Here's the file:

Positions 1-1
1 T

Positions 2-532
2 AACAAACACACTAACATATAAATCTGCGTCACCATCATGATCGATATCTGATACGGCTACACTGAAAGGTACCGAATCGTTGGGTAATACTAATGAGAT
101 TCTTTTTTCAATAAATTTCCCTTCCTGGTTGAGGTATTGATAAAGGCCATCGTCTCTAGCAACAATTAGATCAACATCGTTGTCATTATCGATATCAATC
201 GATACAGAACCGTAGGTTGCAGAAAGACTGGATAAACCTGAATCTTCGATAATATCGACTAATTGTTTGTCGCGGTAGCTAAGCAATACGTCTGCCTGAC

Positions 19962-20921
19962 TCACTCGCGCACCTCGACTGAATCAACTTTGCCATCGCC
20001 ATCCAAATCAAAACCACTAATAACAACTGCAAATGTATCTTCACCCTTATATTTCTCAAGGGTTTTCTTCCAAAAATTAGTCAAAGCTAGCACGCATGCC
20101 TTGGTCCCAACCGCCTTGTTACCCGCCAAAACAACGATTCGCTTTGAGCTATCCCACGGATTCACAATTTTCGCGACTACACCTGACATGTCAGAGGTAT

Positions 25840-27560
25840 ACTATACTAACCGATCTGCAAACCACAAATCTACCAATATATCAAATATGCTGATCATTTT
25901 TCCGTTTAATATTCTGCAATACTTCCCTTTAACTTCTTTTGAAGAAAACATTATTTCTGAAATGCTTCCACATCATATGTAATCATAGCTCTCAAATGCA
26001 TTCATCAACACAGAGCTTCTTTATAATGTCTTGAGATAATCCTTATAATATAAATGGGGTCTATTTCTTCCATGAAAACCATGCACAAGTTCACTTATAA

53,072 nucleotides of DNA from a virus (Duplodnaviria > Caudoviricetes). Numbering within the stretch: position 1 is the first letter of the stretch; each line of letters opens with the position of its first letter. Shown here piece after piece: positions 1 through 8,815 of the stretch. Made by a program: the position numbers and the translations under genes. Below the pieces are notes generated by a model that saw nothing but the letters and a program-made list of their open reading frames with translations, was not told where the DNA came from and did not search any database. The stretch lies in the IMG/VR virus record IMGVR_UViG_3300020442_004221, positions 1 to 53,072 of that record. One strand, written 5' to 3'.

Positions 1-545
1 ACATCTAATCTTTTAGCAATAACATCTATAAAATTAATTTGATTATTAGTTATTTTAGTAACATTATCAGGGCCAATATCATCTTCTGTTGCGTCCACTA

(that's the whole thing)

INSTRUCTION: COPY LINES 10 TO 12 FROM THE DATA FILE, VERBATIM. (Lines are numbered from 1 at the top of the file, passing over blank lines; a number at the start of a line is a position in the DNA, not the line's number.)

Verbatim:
20101 TTGGTCCCAACCGCCTTGTTACCCGCCAAAACAACGATTCGCTTTGAGCTATCCCACGGATTCACAATTTTCGCGACTACACCTGACATGTCAGAGGTAT

Positions 25840-27560
25840 ACTATACTAACCGATCTGCAAACCACAAATCTACCAATATATCAAATATGCTGATCATTTT